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Rio Grande presents false sense of safety, agents say
Three suspected migrants latest victims of deceptive currents

08:54 PM CDT on Friday, April 8, 2005

HARLINGEN, Texas – Irrigation season in South Texas presents special drowning dangers for migrants, who don't realize the seemingly placid Rio Grande churns beneath the surface from dam releases upstream.

Border Patrol agents working the southernmost section of the river pulled three bodies out this week.

"The currents are very treacherous, even though it looks OK across the top," Agent John Guinn said Friday. "

The drowned men had no identifying documents, one clue they were likely migrants. Migrants typically remove outer clothing and put it in a plastic bag while they cross the river, either by wading or using an inner tube.

The bodies – one found Tuesday and two Wednesday – were at different points of a 100-mile stretch of the river from Brownsville to Falcon Lake.

Besides being the international boundary, the Rio Grande is the irrigation source for vegetable fields and citrus groves throughout the Rio Grande Valley and northern Mexico.

Somnolent during the harvest and winter months, the Rio Grande suddenly races in March as both countries release water from two shared reservoirs south of El Paso.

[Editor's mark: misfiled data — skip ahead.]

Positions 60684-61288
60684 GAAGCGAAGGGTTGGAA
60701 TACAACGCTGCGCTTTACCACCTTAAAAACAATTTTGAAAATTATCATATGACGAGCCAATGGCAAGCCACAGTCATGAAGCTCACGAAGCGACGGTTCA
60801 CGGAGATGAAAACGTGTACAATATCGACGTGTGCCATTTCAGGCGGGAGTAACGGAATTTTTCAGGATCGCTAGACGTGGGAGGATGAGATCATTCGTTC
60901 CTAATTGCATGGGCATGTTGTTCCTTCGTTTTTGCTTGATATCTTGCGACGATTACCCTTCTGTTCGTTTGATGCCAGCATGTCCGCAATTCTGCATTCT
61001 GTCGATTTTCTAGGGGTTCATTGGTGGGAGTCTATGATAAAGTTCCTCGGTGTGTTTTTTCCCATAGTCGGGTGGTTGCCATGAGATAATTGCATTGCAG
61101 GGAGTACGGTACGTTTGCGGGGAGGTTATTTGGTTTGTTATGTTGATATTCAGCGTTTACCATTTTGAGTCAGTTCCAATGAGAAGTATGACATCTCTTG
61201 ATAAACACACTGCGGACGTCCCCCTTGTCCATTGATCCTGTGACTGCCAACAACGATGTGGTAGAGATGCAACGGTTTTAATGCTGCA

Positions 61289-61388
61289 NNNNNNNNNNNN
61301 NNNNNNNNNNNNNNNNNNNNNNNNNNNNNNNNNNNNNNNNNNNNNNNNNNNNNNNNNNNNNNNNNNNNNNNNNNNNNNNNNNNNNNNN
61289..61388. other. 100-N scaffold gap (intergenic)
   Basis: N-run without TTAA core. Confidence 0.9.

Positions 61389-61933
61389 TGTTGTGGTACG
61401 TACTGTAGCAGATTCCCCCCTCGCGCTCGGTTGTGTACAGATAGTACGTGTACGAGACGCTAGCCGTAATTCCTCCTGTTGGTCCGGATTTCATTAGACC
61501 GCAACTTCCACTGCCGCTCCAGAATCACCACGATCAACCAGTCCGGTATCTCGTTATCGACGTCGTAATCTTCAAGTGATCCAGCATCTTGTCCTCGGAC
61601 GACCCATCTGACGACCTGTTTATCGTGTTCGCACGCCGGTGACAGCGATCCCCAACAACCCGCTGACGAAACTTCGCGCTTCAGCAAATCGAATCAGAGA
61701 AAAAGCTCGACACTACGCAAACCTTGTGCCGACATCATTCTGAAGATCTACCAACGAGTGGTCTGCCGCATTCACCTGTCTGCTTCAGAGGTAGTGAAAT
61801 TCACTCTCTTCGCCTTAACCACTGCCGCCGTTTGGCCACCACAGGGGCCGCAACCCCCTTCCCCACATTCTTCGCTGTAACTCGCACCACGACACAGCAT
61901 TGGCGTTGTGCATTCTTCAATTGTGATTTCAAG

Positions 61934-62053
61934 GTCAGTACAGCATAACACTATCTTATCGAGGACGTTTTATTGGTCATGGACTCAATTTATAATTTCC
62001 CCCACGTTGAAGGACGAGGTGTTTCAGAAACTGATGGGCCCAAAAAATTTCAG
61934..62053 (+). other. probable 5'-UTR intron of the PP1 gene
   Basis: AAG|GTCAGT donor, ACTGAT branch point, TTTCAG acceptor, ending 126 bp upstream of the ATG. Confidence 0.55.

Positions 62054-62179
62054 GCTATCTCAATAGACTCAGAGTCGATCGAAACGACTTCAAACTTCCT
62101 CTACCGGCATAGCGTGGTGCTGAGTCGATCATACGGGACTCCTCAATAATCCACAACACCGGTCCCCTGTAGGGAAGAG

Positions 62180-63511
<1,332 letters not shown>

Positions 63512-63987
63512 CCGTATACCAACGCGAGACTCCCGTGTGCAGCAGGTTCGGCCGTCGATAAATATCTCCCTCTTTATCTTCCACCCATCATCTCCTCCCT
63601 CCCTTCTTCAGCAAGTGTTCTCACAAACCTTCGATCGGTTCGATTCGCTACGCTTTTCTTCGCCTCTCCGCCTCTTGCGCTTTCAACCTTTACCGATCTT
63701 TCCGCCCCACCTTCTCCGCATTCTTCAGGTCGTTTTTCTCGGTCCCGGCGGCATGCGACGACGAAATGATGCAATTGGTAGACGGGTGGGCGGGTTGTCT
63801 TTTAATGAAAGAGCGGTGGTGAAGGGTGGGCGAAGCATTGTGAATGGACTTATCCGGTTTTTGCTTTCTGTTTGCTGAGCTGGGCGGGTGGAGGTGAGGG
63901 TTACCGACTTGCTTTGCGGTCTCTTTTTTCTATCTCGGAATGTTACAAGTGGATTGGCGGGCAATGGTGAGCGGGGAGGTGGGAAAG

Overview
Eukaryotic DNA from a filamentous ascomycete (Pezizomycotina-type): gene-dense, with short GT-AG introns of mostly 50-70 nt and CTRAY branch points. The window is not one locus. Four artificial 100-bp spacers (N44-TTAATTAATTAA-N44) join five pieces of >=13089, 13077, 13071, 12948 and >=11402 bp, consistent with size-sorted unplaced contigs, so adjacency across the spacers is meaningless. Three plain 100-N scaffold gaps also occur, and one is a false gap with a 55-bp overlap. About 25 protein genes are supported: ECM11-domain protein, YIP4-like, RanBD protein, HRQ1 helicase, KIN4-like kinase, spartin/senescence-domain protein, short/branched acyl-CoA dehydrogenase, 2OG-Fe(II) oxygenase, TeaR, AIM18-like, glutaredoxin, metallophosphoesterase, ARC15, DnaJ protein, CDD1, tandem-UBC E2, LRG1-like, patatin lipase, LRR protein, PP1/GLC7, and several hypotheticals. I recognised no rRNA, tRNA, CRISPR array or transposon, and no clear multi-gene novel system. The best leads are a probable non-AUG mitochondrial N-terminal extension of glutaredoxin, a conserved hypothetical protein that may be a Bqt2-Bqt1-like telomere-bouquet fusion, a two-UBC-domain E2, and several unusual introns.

Mexico continues large releases through May; the United States' peak release season stretches into July.

The river also can swell after heavy rains. In September, two Border Patrol agents drowned after currents capsized their boat.

Border Patrol boats were warned Friday that the river was 2 to 3 feet above normal, spokesman Roy Cervantes said.

Sally Spener, spokeswoman for the International Boundary and Water Commission in charge of overseeing water usage, said a gauge upstream from one of the drownings measured the current Friday at 312 cubic meters per second, up from 66 cubic meters per second on March 22.

The flows seem especially strong because the region is coming out of years of drought, when the water just wasn't there to send.

In 2002, Falcon Lake was at less than 10 percent capacity. It is now about 64 percent full.